Asian stock markets are mostly higher on Monday with modest gains with investors treading cautiously as they looked ahead to the release of major corporate earnings results and economic data later this week for clues on the coronavirus pandemic’s impact on the global economy. Crude oil prices are losing almost 16 percent in Asian trades.
The Australian market is declining despite the positive cues from Wall Street Friday as investors remained cautious ahead of the release of key data this week that will show the impact of the coronavirus pandemic on the Australian economy.
The benchmark S&P/ASX 200 Index is lower by 18.60 points or 0.34 percent to 5,468.90, off a low of 5,441.20 earlier. The broader All Ordinaries Index is losing 17.70 points or 0.32 percent to 5,527.00. Australian stocks closed notably higher on Friday.
In the mining space, Fortescue Metals is rising almost 2 percent and BHP is advancing more than 1 percent, while Rio Tinto is edging down 0.1 percent.
Among the big four banks, Westpac, ANZ Banking and Commonwealth Bank are higher in a range of 0.5 percent to 1 percent.
National Australia Bank said its first-half results will be impacted by A$1.14 billion in charges and writedowns even before factoring in the impact of the coronavirus pandemic. The bank’s shares are down 0.5 percent.
In the oil sector, Woodside Petroleum is declining more than 1 percent and Santos is down 0.4 percent, while Oil Search is adding 0.3 percent after crude oil prices tumbled more than 8 percent on Friday.
Gold miner Newcrest Mining is losing more than 2 percent and Evolution Mining is unchanged after safe-haven gold prices declined on Friday.
Fuel retailer Alimentation Couche-Tard said it will not go ahead with the acquisition of Caltex Australia as talks for an A$8.8 billion deal were put on hold due to the economic uncertainty caused by COVID-19. Shares of Caltex Australia are losing almost 8 percent.
In the currency market, the Australian dollar is lower against the U.S. dollar on Monday. The local unit was quoted at $0.6363, up from $0.6340 on Friday.
The Japanese market is losing despite the gains on Wall Street Friday. Investors digested data that showed Japan’s trade surplus for March declined more than expected as the coronavirus woes hit the country’s exports to major trading partners.
The benchmark Nikkei 225 Index is declining 191.96 points or 0.96 percent to 19,705.30 after touching a low of 19,611.79 in early trades. Japanese shares closed sharply higher on Friday.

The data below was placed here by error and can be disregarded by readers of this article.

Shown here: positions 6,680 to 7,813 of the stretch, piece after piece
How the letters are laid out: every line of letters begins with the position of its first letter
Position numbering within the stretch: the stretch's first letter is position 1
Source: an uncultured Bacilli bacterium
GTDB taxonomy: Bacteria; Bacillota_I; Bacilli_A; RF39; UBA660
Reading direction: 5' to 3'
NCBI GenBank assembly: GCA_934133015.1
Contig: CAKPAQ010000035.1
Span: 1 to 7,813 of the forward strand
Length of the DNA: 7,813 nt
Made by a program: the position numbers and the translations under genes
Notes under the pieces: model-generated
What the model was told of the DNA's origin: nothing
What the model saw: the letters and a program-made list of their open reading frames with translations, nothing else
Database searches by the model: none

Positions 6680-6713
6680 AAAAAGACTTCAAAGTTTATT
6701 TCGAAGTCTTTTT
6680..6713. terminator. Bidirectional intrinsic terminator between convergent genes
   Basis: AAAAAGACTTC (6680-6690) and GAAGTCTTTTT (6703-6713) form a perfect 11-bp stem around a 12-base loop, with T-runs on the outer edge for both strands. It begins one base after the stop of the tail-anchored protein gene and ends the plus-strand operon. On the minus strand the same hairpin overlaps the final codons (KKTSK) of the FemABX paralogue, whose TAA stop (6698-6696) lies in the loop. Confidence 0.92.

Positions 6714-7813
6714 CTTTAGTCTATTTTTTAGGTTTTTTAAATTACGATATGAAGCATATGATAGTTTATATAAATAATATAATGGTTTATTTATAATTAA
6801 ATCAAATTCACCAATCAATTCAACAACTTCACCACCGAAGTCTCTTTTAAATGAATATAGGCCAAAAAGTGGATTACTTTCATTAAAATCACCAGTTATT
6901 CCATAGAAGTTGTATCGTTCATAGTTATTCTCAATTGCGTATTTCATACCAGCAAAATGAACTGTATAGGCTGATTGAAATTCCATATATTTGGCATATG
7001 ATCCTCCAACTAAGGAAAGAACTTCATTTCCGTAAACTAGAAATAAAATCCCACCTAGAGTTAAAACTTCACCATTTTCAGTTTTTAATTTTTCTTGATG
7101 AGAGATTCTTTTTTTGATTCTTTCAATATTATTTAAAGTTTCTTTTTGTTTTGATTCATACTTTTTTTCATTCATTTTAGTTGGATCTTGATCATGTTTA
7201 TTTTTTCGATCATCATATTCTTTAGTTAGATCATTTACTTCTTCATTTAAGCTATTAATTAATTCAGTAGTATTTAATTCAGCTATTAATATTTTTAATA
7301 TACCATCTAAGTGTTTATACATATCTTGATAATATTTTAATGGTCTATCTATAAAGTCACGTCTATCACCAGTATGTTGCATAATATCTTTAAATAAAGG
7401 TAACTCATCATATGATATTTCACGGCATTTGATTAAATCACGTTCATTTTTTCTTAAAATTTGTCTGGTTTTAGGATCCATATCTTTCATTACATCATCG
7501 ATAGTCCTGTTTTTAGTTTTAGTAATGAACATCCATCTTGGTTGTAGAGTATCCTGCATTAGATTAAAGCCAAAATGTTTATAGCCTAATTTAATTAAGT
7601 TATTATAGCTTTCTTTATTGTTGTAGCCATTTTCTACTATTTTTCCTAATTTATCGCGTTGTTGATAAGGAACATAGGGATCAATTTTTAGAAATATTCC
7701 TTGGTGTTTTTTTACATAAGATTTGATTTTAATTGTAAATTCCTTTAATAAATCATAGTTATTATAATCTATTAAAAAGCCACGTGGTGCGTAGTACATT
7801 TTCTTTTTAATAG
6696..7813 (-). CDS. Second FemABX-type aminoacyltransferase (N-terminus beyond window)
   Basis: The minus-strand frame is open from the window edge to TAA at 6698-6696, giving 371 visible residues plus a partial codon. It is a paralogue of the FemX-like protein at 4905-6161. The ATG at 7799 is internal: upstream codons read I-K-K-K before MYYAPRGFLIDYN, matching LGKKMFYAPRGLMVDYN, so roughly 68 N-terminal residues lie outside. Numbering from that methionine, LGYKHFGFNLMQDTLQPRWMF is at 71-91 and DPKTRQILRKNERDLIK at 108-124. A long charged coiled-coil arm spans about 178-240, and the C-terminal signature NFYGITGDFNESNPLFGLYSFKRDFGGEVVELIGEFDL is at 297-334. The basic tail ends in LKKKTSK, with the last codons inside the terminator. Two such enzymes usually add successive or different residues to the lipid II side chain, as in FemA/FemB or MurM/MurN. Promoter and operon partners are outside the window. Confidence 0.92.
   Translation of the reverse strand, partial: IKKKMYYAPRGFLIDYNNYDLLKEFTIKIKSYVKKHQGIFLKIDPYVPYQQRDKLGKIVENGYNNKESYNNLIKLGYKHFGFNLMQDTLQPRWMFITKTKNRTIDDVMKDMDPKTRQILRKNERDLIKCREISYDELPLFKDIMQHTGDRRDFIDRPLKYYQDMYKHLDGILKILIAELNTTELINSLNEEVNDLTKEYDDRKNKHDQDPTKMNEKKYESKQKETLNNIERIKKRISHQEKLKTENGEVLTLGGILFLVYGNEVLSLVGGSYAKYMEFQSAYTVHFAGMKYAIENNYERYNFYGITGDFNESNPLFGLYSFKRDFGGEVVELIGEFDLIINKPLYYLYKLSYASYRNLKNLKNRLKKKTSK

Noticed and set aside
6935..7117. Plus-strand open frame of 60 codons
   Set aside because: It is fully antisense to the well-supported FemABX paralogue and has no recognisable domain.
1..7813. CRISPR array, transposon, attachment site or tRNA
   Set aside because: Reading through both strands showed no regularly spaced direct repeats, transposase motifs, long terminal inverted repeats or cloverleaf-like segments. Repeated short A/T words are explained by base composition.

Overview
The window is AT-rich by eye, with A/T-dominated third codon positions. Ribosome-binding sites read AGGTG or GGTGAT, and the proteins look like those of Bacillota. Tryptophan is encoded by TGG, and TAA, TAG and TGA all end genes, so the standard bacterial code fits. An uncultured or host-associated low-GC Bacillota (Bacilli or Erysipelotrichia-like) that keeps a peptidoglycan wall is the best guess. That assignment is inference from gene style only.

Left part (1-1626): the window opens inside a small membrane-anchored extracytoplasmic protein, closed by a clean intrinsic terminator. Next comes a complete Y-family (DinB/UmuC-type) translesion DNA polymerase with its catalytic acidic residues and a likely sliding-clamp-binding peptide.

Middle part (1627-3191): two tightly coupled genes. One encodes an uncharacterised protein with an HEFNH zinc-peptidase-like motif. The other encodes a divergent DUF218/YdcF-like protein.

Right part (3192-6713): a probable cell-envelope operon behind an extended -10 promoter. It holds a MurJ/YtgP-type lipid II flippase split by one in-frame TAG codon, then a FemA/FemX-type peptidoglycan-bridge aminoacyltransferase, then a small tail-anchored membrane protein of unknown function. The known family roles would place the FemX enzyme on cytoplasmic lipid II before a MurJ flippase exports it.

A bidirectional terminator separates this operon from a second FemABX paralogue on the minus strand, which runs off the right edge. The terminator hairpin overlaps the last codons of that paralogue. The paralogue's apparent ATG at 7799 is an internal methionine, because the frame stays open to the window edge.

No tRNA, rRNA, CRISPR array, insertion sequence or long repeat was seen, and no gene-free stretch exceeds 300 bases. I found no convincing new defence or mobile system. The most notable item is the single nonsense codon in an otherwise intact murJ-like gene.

Market heavyweight SoftBank is rising more than 3 percent, while Fast Retailing is declining almost 2 percent.
The major exporters are lower on a stronger yen. Panasonic and Canon are declining almost 1 percent each, while Sony is down 0.3 percent. Mitsubishi Electric is adding 0.4 percent.
In the tech space, Advantest is rising almost 1 percent, while Tokyo Electron is edging down 0.1 percent. Among automakers, Honda and Toyota are lower by almost 1 percent each.
In the oil sector, Japan Petroleum is declining 0.6 percent and Inpex is edging down 0.1 percent after crude oil prices lost more than 8 percent on Friday.
Among the other major gainers, Taiheiyo Cement is rising more than 3 percent and IHI Corp. is higher by more than 2 percent.
Conversely, Citizen Watch and Comsys Holdings are losing 3 percent each, while Japan Steel Works, Nissan Chemical and Kyowa Kirin are lower by almost 3 percent each.
On the economic front, the Ministry of Finance said that Japan posted a merchandise trade surplus of 4.946 billion yen in March. That was well shy of forecasts for 459.9 billion yen and down sharply from the 1,109.8 billion yen surplus in February.
Exports tumbled 11.7 percent on year to 6.357 trillion yen – missing estimates for a fall of 9.4 percent following the 1.0 percent drop in the previous month. Imports sank an annual 5.0 percent to 6.352 trillion yen versus expectations for a decline of 8.7 percent following the 14.0 percent slide a month earlier.
In the currency market, the U.S. dollar is trading in the upper 107 yen-range on Monday.
Elsewhere in Asia, Singapore and Taiwan are also lower, while Shanghai, Hong Kong, New Zealand and Malaysia are higher. South Korea and Indonesia are flat with a positive bias.
On Wall Street, stocks extended gains on Friday from the previous session following a report of promising early data related to a potential coronavirus treatment from Gilead Sciences. Traders also reacted positively to President Donald Trump’s plans for a gradual re-opening of the U.S. economy and shrugged off a Conference Board report showing its index of leading U.S. economic indicators registered the largest decline in its 60-year history in the month of March.
The Dow soared 704.81 points or 3 percent to 24,242.49, the Nasdaq jumped 117.78 points or 1.4 percent to 8,650.14 and the S&P 500 spiked 75.01 points or 2.7 percent to 2,874.56.
The major European markets also showed substantial moves to the upside on Friday. While the French CAC 40 Index surged up by 3.4 percent, the German DAX Index soared by 3.2 percent and the U.K.’s FTSE 100 Index jumped by 2.8 percent.
Crude oil prices plummeted to their lowest levels since January 2002 on Friday, as huge crude stockpile and continued concerns about the outlook for near to medium-term energy demand weighed heavily on the commodity. WTI crude for May delivery tumbled $1.60 or a little over 8 percent to $18.27 a barrel.
In Asian trades Monday, WTI crude is further losing $2.92 or 15.98 percent to $15.35 a barrel.
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